European Union: To Vote Know How It Works

European Elections 2014 Banner (Source: Google Images)

Next weekend, European citizens will go to the polls to elect Members of the European Parliament.

This economic crisis revealed an embarrassing truth: Euro-citizens know very little about the EU and how it works. Even I knew very little about it, but since I wanted to understand why the European Union takes such unfathomable Foreign Policy positions, I set myself out to study it more.
First, I learned the EU has Founding Fathers (Konrad Adenauer, Joseph Bech, Johan Willem Beyen, Winston Churchill, Alcide de Gasperi, Walter Hallstein, Sicco Manshott, Jean Monnet, Robert Schuman, Paul-Henri Spaak and Altiero Spinelli); then I learned that if Europe is united is because Germany, France, Italy, Luxembourg, Belgium and the Netherlands had a dream (of Prosperity & Peace). But we are not going to discuss that for now.

As Euro-voters we need to know the basics about the European Union and how it functions, so that we are fully conscious of what we are doing when we cast our votes. Therefore, we primarily need to know that the EU is administered by three basic bodies:

1. The European Commission: the executive body responsible for the proposing and implementing EU laws, monitoring the treaties and the day-to-day running of the EU (as per Article 17 of the TEU).

2. The European Parliament: the only directly elected EU body. It represents the EU's 500 million inhabitants and it plays a key role in electing the President of the European Commission. It shares power over EU budget and legislation with the Council of the EU (as per Article 14 of the TEU).

3. Council of the European Union: a body composed by government ministers of member states who share budgetary and legislative power with the European Parliament (as per Article 16 of the TEU).

If we look at the three above structures of the EU, it should be easy to realise the importance of electing the proper MEPs. Furthermore, by voting in the European Parliament elections, we (as euro-citizens) have the chance to shape a politically harmonious team to serve our interests in Brussels.
Building a politically harmonious European team involves a bit of calculation and for that all we need to do is to picture the European Union as a family. Visualise your family with all the complexities of the coexistence between its members - when you need to forge alliances to achieve a certain goal, which relatives do you select to form your group? This formula is applicable to politics.

The council of the EU is composed of government ministers: is your government behaving or misbehaving (do try to make a cold analysis of the facts)? If it is being successful then you need to elect MEPs more or less from the same ideology (for instance, Portugal has 22 seats in the European Parliament; since our government successfully took us out of the economic mess we were in, it is convenient that the majority of those seats be filled with right wingers for two reasons: 1- they will be able to continue the mandate of the Portuguese people at European level; 2- in case this present government loses the 2015 elections, the MEPs will be able to balance the socialist lack of vision for Portugal and for the Portuguese, at European level); if your government is misbehaving (like the French one) then you definitely need to elect MEPs from a different ideology, to keep the council on their tip toes.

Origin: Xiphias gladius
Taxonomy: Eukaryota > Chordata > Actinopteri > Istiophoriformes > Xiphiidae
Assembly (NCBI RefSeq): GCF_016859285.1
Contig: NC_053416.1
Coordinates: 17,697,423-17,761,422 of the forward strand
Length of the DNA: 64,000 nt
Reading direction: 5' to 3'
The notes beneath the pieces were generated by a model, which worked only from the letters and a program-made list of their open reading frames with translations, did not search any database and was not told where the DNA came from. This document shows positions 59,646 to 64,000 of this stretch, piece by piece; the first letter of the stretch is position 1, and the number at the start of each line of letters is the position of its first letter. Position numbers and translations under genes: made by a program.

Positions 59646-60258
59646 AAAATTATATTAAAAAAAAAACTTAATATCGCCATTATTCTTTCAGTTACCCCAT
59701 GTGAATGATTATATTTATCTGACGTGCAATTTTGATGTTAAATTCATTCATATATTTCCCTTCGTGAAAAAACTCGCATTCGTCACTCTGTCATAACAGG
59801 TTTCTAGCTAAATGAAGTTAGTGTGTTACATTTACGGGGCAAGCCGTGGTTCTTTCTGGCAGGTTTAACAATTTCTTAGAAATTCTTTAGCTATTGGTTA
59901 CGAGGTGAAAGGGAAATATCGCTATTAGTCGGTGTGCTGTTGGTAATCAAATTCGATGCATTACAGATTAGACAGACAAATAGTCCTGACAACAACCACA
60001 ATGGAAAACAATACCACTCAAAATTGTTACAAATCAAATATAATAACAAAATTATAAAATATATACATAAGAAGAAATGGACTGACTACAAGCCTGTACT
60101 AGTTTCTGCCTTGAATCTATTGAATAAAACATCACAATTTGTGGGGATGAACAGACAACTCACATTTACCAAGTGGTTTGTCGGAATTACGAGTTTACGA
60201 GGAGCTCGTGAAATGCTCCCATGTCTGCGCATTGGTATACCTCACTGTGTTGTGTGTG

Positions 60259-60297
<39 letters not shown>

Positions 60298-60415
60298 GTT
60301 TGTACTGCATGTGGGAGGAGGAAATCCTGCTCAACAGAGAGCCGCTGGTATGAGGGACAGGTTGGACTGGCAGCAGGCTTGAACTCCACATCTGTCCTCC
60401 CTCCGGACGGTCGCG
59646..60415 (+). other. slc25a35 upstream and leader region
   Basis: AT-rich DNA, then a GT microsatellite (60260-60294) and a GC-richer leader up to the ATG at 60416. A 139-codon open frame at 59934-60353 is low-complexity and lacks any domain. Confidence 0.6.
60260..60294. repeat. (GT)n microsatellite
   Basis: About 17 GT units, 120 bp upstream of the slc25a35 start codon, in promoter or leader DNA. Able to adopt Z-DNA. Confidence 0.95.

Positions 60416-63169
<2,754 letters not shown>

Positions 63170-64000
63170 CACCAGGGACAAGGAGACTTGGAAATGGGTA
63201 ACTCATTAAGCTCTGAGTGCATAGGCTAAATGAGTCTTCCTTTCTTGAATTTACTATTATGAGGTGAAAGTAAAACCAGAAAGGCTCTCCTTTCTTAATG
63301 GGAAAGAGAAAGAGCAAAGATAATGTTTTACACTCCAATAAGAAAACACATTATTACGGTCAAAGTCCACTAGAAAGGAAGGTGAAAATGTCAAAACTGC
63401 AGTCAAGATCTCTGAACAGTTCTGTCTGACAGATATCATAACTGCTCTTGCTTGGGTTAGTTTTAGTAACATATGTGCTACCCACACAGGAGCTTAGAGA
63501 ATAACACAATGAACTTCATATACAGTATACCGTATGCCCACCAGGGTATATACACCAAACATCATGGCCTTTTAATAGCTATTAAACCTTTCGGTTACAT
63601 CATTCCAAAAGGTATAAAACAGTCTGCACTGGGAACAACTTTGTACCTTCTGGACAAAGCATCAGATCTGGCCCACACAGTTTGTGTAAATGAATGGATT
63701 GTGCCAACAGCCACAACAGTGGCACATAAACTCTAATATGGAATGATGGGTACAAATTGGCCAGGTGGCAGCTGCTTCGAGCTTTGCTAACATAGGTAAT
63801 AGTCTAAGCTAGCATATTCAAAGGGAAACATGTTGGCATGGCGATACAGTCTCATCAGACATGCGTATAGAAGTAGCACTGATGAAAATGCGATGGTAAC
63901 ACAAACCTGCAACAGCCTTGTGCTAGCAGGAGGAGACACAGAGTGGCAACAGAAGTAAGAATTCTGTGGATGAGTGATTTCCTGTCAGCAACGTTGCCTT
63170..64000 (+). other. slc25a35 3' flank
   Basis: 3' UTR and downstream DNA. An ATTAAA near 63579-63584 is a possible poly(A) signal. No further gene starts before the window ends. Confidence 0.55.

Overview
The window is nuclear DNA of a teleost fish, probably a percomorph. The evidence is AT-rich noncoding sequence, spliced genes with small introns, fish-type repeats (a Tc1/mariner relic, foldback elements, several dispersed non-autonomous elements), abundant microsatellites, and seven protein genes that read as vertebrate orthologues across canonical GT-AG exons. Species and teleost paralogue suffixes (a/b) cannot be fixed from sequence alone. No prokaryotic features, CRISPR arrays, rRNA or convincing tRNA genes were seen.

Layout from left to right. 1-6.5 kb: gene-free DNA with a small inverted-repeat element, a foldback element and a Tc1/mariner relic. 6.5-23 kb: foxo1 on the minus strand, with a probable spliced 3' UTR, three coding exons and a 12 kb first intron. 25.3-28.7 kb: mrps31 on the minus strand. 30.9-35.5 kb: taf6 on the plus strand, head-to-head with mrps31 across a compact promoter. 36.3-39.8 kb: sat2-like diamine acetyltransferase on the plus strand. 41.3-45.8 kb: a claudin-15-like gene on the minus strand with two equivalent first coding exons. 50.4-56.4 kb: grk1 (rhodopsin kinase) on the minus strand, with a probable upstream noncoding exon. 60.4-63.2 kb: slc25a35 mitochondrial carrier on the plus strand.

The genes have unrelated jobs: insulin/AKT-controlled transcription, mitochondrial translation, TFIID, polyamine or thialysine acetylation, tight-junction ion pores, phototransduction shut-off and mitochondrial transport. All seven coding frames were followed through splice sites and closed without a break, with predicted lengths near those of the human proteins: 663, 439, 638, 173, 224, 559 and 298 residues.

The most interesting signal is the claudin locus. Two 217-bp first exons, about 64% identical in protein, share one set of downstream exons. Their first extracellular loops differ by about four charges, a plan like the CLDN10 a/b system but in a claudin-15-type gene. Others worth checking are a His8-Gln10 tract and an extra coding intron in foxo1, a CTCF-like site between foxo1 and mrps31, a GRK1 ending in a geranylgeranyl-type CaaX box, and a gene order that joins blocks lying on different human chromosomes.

The European Commission is composed by 28 commissioners representing each member state. Those commissioners are proposed by the council (i.e. the government ministers of each member state) and then elected by the Euro-Parliament (that you elect directly). If there is a lack of harmony between your country's representatives at the council and the parliament, the election of the commissioners and the president of the commission will be made difficult and in the end the result may not reflect the best choice for you (since the commission is the body that proposes EU laws to be passed by both the Parliament and the Council).

In sum, when you go to the ballots, next Sunday, be conscious of the responsibility your vote bears. Set your emotions, your partisanship, aside and make the proper calculations. Don't be automatic: don't just vote for the sake of voting.
We want to change the European Union to be more effective for the people, and the first step towards that direction is to cast a responsible vote.
The future of Europe is in your hands.



Comments

  1. Such a simplified version of how things really work in the EU, Max. I was going to slam you for it but then I reconsidered cause it's true that for direct suffrage only the parliament really matters and how it relates with the main bodies. So yeah, good job. I am still undecided, I don't know for whom to vote for but I will make my calculations, rest assured ;-)

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    1. Hi Ana :D!